A visual representation of information from the 2015 Women's Media Center Report on the recent status of women in the media. Click on the different media categories below to view facts and statistics on the underrepresentation of women in the media. This page was written, designed and coded by Hailey Anderton.
Perhaps the most telling piece of data from the WMC 2015 Report was the inclusion of Talker magazine’s “Heavy Hundred”, a compilation of the 100 most important talk radio hosts in America. In 2015, the list included 88 men and only 12 women. It is also important to note that Talker only mentioned one female host on their 2015 "Sports Heavy Hundred", a list of the best Sports Radio hosts.
The radio industry as a whole is also lacking in equal representation for women. In 2015, females were 45.5% of the workforce in radio, up from 34.2% in 2013. However, only 23.1% of all news directors were female, down from 28.7% in 2013 and 18.1% of all radio general managers were female, a small increase from the 17.8% in 2013.
Women in TV news are underrepresented in many areas. Women participated significantly less as foreign policy analysts and reporters, making up only 22% in 2014. Women were 30.8% of all TV news directors in 2014, up from 28.7% in 2013 and a record high.
According to media studies conducted from 2011-2013 by Bunche Center for African American Studies at UCLA, there is a major gender disparity in those holding television executive positions. In fact, 71% of Chairs/CEOs, 73% of senior management and 55% of unit heads were men.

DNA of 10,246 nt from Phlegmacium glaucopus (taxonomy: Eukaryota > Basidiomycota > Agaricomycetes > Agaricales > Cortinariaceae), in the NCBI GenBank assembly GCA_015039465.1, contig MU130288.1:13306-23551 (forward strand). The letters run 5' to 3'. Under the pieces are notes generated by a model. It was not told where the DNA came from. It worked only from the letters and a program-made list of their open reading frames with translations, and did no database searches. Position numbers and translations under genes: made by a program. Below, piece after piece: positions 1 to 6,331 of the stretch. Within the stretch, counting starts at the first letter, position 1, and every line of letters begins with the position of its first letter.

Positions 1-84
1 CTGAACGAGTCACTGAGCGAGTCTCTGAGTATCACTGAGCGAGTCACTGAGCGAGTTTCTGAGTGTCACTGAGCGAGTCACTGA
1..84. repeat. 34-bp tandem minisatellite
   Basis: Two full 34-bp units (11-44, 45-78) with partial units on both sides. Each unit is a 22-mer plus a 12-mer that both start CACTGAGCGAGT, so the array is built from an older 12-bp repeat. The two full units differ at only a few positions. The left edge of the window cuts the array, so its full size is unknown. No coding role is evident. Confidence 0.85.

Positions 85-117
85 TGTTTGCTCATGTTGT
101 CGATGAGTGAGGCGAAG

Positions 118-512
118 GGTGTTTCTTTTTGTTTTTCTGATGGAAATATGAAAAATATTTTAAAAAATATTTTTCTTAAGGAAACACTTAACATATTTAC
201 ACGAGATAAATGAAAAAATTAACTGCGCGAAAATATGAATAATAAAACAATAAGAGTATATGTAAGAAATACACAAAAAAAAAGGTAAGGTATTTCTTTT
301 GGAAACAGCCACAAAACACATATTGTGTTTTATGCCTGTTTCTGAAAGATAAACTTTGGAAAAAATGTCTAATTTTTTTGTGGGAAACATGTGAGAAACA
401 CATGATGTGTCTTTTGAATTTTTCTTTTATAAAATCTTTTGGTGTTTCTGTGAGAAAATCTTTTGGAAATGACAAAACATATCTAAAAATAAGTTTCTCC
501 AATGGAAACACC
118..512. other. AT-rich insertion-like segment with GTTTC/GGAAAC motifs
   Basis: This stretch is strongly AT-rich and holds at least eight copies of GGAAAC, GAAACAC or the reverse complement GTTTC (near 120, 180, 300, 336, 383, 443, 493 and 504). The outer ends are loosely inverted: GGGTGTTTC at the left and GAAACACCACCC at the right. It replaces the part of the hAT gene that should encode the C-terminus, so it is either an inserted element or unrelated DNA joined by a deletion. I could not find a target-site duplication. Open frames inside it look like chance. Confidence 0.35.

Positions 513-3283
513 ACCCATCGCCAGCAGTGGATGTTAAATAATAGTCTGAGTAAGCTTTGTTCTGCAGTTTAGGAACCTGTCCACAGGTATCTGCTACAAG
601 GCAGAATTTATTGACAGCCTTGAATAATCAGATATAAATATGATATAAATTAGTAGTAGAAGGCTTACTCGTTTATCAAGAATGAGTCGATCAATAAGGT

The Bunche Center also reported that women were outnumbered...
Source: UCLA Ralph Bunche Center for African American Studies, Hollywood Diversity Report: Flipping the Script
The Bunche Center researchers also found that women were vastly underrepresented in film, and were outnumbered by…
Additionally, San Diego State University conducted a study of the 250 most profitable films made in the United States in 2014. Of those 250 movies, 83% of all directors, executive producers, producers, writers, cinematographers and editors were men, 17% were women.
Sources: Center for the Study of Women in Television and Film/San Diego State University, UCLA Ralph Bunche Center for African American Studies, Hollywood Diversity Report: Flipping the Script
According to the Entertainment Software Association’s annual survey, 48% of gamers were female. Despite the significant amount of female gamers, there is a vast amount of underrepresentation in the Game Developer field. The International Game Developers Association conducted a 2014 Developer Satisfaction Survey that collected responses from 2,202, 76% of them were male.
67% of survey respondents said that sexism in the actual games influence society’s negative perceptions of the game industry, 51% said it was sexism in the game developer workforce. However, 79% of respondents reported that they believed diversity is important for the industry.